Notice that the title says ‘Causes’. There’s little doubt that “chronic fatigue syndrome” can be produced in a variety of ways. The definition is too broad and the responses to treatments are too variable for this disease not to have several, perhaps even numerous, causes.
That said, some common findings have emerged; most ME/CFS researchers appear to believe ME/CFS is a multi-systemic disorder involving the autonomic, immune, and neuroendocrine systems.
Triggering Chronic Fatigue Syndrome (ME/CFS)
Infection, injury, physical or psychological stress, toxin exposure, vaccination, being in intensive care, and other stressful events have all been reported to trigger ME/CFS-like states. Studies have documented the role pathogens including Epstein-Barr virus (infectious mononucleosis/glandular fever), Coxiella burnetii (Q fever), Ross River virus (epidemic polyarthritis), Giardia lamblia (giardiasis), SARS-CoV-1, SARS-CoV-2 (long COVID) can play in triggering ME/CFS.
Study findings suggest that an overly strong immune response (high cytokine levels) to an infection, and severe symptoms may be able to predispose people with colds to come down with ME/CFS. The COVID-19 pandemic has shown, however, that even asymptomatic infections can trigger long COVID in susceptible individuals.
The Central Nervous System
Abnormal patterns of brain activity, reduced brain blood flows and brain volume, small brain lesions, high brain lactate levels, and others suggest areas of the brain involved in the stress response, energy production, concentration, motivation, fatigue, and pain are damaged in chronic fatigue syndrome (ME/CFS).
Recent findings of widespread neuroinflammation have sparked much interest and could explain much. Areas of particular interest in the brain include the brainstem, the hypothalamus, the basal ganglia, the prefrontal cortex, insula, orbitofrontal cortex, and anterior cingulate, and the connections between these regions. Central sensitization is clearly contributing to the pain and fatigue experienced.
The flu-like symptoms chronic fatigue syndrome (ME/CFS) patients often experience at the diseases onset has made the immune system an important research emphasis. Several immune abnormalities could contribute to the problems patients face. Many immune studies, however, have produced inconsistent findings.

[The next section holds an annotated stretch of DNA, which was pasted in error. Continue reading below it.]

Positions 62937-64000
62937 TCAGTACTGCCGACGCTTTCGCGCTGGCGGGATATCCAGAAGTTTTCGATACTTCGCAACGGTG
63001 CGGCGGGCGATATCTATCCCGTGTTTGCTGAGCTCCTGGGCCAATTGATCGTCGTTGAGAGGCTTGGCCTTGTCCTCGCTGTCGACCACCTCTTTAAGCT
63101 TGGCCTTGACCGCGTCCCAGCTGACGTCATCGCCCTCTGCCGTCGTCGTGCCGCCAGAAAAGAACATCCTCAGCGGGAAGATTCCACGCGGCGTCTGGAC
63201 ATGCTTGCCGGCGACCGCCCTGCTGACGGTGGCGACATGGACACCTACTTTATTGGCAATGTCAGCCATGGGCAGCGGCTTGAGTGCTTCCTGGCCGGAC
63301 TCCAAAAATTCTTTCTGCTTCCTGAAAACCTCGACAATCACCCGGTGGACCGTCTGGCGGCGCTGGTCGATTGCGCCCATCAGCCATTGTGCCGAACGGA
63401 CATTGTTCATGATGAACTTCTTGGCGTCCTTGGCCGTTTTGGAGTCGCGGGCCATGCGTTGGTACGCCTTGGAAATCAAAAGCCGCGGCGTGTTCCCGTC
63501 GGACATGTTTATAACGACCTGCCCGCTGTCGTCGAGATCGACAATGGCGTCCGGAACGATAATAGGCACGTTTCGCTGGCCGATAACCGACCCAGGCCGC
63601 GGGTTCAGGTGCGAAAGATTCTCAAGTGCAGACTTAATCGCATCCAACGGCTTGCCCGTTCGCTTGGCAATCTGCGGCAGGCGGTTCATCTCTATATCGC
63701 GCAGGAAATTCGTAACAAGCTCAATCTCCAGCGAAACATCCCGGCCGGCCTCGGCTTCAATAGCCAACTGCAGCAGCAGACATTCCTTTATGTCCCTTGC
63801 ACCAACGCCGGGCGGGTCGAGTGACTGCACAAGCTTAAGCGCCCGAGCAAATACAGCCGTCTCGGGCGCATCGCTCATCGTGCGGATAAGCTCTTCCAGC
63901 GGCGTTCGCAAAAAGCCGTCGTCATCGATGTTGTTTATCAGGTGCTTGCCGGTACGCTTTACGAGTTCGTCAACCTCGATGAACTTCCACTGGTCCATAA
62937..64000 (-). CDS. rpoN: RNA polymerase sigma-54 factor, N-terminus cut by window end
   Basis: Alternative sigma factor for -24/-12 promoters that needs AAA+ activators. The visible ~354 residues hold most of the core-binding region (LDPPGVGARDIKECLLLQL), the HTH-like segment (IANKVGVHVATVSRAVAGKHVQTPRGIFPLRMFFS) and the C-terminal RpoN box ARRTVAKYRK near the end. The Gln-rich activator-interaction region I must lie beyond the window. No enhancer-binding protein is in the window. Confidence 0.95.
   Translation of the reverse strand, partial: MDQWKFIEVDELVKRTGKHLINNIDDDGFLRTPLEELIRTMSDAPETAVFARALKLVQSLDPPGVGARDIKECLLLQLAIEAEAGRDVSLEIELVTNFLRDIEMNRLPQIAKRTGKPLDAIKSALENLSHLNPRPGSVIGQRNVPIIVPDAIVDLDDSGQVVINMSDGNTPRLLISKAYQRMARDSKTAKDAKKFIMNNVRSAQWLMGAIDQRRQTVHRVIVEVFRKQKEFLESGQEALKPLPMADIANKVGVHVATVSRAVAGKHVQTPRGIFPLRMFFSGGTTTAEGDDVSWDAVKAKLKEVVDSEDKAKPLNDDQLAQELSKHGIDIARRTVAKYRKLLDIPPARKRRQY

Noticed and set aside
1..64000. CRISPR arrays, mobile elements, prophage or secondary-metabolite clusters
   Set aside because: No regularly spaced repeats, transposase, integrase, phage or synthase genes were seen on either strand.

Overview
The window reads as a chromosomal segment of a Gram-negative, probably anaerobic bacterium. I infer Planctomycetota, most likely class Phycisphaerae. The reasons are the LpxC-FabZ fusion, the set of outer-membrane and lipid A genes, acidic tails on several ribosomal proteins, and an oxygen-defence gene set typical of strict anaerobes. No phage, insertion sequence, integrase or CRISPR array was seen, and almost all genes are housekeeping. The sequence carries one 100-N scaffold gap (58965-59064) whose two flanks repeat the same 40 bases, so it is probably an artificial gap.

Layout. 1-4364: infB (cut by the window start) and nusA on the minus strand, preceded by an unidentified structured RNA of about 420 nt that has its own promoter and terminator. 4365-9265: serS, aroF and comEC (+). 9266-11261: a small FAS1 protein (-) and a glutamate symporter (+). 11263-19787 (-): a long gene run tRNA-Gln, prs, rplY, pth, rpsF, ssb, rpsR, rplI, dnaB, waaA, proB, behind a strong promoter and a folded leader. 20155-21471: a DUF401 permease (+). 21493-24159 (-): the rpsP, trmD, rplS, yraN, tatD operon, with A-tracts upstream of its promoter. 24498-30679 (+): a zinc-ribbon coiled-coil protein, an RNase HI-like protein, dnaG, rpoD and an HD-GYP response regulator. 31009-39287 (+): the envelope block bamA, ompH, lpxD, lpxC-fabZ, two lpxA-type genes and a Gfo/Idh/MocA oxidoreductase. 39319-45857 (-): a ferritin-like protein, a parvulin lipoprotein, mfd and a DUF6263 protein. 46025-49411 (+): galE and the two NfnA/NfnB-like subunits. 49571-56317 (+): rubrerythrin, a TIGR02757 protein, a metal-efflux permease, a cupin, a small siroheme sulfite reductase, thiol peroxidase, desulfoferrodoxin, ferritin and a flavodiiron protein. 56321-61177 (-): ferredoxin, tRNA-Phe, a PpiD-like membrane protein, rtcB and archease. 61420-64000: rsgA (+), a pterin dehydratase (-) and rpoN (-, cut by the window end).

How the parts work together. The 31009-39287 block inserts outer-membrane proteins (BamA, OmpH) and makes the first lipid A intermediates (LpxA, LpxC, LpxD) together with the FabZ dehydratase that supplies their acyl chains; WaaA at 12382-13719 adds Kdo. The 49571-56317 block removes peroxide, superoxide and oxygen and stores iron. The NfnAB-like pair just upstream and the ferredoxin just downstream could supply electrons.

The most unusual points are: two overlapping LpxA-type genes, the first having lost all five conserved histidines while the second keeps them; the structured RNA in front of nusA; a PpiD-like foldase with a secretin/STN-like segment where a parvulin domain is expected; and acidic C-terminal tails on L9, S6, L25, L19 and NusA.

- Natural Killer (NK) and T-cell Dysfunction – NK dysfunction is consistently found and recent reports suggest a similar dysfunction may occurs in the T-cells.
- Th1/Th2 Imbalance – There are two general branches (Th1/Th2) of the immune system. Some patients appear to have an over activation of the anti-inflammatory (Th2) branch and an under activation of the pro-inflammatory (Th1) branch of the immune system. This could cause increased rates of allergy and sensitivity on the one hand and difficulty fighting off pathogens on the other.
- Th17 – recent studies suggest the Th17 system regulating inflammation and autoimmune processes may be affected.
- Autoimmune – A few studies suggest that autoantibodies associated with adrenergic and other receptors are increased.
- Immune exhaustion – some studies suggest that immune exhaustion may be present in patients with longer duration illnesses. This immune exhaustion takes the form of reduced NK and T-cell activity and immune factor production. A similar process may be occurring in fibromyalgia.
An Undiagnosed Chronic Infection
Some researchers and doctors propose ‘atypical’ herpesvirus (HHV6, EBV, Enterovirus) infections are triggering an immune response that is causing the symptoms of ME/CFS. Others believe a difficult to diagnose brain infection (HHV6A) may be present.
Increased Sympathetic and Decreased Parasympathetic Nervous System (SNS/PNS) Activation
Low heart rate variability is common in both ME/CFS and fibromyalgia. Narrowed blood vessels and low blood volume associated with increased SNS activity could result in reduced brain and muscle blood flows, produce heart abnormalities under stress, and other problems Reduced PNS activity could also contribute to unrefreshing sleep and digestive issues.
Two-day exercise studies indicate that many people with ME/CFS are unable to duplicate their energy production on the second day of the test. This unusual problem – seen thus far only in chronic fatigue syndrome – suggests that the energy production process in ME/CFS is “broken”. Some studies point to mitochondrial dysfunction as a possible culprit. Other studies suggest that the cells in people with ME/CFS could exist in a state of hibernation. Metabolomic studies point to the possible existence of a hypometabolic state in the disease characterized by increased utilization of amino acids for energy.
Impaired Stress Response
Impaired hypothalamic-pituitary-adrenal (HPA) axis functioning (apparently at the hypothalamus) and reduced cortisol levels are present in some patients. Chronically impaired HPA axis functioning could set the stage for a Th2 immune imbalance that inhibits the ability to fight off pathogens.
Gut Flora Imbalance and Bacterial Translocation (Leaky Gut)
Some studies suggest that altered gut flora and weakened boundary junctions may be occurring and are may be worsened by exertion. Weakened gut boundary junctions that allow movement of gut materials into the blood could spark an immune response and might even be triggering the disease in some cases.
Some studies suggest a strong genetic component is present in both ME/CFS and FM. Several gene mutation studies have found increased rates of neuro-endocrine and immune mutations.
Numerous studies indicate that pre-existing mood disorders do not increase the risk of getting ME/CFS, and the presence of a mood disorder does not affect the symptoms associated with ME/CFS.